It’s becoming more and more commonplace these days to work remotely, from any device. This fact is a notable one pointed out by Gartner, which cites that 43% of employed Americans said they spent at least some time working remotely and using multiple devices. According to Gartner, the average employee uses 2.3 devices to finish their work, while 14% of workers use six devices or more. Unsurprisingly, this new way of working impacts the complexity of endpoint management. IT can apply granular policy control to lower management costs and simplify device support by streamlining device management and operations and using a unified management solution that is hardware and device agnostic. In turn, these improvements enhance the overall user experience. End user computing examples include how Samsung DeX gives users a full-screen experience for apps on their phones while Microsoft Intune is making strides in unified management to give users access to the data and applications they need on the device they choose without bothering IT staff.

2.       Migration Continues

Microsoft 7 won’t last forever. For many IT departments, the migration to Windows 10 draws ever-nearer. And we’re sure the migration won’t stop at Windows 10, so your IT department will always need to be prepared. In fact, Windows 10 will demand updates as often as every six months, though Forbes notes that endpoints shouldn’t have to perform major migrations every six months. Rather, the endpoint OS should update smoothly, over the air, without disrupting the user experience and without major help desk involvement. The OS should then connect to whatever virtual environment is necessary in order to remain productive on any device. As a result, users will become accustomed to familiar, productive experiences that deliver easy access without massive device migration projects.

3.       High Costs of Software Refresh

It can be expensive to enact a laptop or PC refresh, especially when a large estate of endpoints like desktops are at play.  Due to the cost and inadequate performance capabilities of older processors to run modern applications, Intel has reported seeing organizations slow their PC upgrade cycle from every four years to every six years. Further, a new wave of software-based thin client technology has swept in to disrupt the status quo of regular EUC hardware refreshes. Now, any x86 device can be repurposed and transformed into an easy-to-manage endpoint, which extends the life of existing assets and eliminates the cost of investing in new hardware.

4.       Endpoint Security Vulnerabilities

The endpoint is where devices are most at risk for cybersecurity threats, particularly when endpoint devices roam outside of corporate-controlled networks and lack strict policy controls or the regular application of patches and updates. To face these risks head-on, users require endpoint devices that use an OS with embedded security. This device should be resistant to viruses and malware and enable automatic support for safety measures like two-factor authentication, smart card readers, and more. Unfortunately, Android and Windows devices can be at a higher risk than those that use Linux with a read-only file system that can guarantee every boot-up is safe. Overall, EUC will only be secure when we employ devices that have built-in security to protect users, regardless of where they’re working.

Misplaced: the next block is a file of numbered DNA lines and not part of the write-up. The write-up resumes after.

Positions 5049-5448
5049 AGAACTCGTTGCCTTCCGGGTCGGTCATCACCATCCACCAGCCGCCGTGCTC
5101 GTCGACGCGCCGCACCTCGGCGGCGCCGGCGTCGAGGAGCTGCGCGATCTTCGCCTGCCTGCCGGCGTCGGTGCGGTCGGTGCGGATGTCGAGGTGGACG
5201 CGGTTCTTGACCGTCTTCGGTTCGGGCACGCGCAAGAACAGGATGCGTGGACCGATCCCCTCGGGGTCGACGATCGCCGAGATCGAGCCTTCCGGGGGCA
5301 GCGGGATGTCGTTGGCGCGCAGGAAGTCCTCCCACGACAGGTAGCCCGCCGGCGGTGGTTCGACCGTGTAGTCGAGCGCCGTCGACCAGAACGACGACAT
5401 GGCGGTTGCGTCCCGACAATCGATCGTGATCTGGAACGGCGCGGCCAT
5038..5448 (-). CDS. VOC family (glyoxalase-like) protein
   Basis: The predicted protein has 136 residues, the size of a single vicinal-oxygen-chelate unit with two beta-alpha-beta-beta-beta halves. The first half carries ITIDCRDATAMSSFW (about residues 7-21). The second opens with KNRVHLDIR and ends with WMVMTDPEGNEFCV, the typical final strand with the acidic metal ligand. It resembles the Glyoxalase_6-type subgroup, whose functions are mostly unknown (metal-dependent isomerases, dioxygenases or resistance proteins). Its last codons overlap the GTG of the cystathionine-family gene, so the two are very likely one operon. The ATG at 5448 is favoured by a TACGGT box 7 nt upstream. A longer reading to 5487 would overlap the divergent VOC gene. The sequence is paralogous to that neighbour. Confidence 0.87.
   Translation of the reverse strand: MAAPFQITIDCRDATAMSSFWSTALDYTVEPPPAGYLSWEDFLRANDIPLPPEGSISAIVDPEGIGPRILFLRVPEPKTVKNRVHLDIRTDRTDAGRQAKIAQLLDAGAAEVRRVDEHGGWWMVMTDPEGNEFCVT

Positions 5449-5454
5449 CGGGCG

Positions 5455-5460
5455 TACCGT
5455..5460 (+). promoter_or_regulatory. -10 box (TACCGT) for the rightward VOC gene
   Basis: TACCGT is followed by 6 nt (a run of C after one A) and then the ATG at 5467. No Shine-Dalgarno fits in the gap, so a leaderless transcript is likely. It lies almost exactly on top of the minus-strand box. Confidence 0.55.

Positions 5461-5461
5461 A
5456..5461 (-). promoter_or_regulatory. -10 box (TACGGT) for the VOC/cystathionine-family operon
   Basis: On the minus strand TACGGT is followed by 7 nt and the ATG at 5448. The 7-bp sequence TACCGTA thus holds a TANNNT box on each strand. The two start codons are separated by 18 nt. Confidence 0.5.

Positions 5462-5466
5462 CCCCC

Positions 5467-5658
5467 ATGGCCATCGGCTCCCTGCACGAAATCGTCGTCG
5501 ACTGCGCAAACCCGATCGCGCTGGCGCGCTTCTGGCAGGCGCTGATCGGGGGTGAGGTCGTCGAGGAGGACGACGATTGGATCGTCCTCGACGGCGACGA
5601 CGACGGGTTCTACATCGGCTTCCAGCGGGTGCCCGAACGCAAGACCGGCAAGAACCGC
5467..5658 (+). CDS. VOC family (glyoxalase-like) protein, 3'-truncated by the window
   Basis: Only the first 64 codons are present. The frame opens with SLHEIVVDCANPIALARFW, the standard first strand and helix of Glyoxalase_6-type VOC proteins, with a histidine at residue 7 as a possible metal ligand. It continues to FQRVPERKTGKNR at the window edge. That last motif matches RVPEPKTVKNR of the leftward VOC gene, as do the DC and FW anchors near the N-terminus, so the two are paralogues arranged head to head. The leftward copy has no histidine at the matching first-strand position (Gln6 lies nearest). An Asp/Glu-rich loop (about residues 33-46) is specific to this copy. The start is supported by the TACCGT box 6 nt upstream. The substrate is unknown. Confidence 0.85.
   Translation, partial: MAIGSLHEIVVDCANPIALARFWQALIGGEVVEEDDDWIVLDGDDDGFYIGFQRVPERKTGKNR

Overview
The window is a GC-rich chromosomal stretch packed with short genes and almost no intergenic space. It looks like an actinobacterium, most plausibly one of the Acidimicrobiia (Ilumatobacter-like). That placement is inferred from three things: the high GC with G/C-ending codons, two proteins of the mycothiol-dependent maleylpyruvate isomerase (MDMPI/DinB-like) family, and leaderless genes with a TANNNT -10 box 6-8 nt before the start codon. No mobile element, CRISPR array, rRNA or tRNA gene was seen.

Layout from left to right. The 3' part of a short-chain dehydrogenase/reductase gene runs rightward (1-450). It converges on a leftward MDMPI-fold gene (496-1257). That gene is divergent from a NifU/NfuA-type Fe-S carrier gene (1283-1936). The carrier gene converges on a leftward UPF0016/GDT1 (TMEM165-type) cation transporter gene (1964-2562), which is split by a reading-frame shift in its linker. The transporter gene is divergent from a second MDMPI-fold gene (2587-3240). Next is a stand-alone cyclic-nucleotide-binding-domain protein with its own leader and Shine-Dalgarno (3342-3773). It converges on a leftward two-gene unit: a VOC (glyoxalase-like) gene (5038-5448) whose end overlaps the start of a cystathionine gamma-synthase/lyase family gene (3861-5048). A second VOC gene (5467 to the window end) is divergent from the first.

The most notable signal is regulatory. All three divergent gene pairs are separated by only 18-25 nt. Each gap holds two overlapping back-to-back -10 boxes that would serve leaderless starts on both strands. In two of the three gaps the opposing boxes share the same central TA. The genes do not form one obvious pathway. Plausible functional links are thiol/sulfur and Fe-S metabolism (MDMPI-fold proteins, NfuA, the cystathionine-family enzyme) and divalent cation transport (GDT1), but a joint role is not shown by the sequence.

5.       EUC Management Constraints

Traditionally, managing a large estate of endpoints is costly and time-consuming. While some organizations have large teams for this sole purpose, not every organization wants to invest in such an extensive staff for EUC operations. Therefore, this high cost of endpoint management is driving massive disruption in how EUC is architected. New paradigms like the cloud workspace and desktop-as-a-service are emerging to empower users while loosening their grip on endpoint management teams. An example Forbes cites includes a case study of Johnson & Johnson, who are planning on delivering 25,000 Amazon workspaces for its consultants and employees to use around the world. Another step toward an efficient workplace, cloud-based desktops deliver desktop applications with greater policy control, management efficiency, and security. Clearly, remote support, zero-touch deployment and easy central management have become a reality. Solutions can even enable detailed visibility on application performance and user experience, including within the hardware layer. The EUC market is in the midst of disruption, with innovations that will make endpoint computing more secure, productive, and cost-effective. As end user technology at the edge continues to grow rapidly, demand will only increase.

Work with Stefanini

At Stefanini, we strive to reshape your business model to align with a digitally transformed world. From service desk and field service, to asset management and device as a service, we ensure our IT capabilities enrich and enhance your business, transitioning it for success in an age when new technologies emerge every day.

 

For a full range of the end user computing services we offer, follow this link

https://stefanini.com/en/solutions/workplace-and-infrastructure/end-user-computing

Learn more about EUC and what it can do for your business.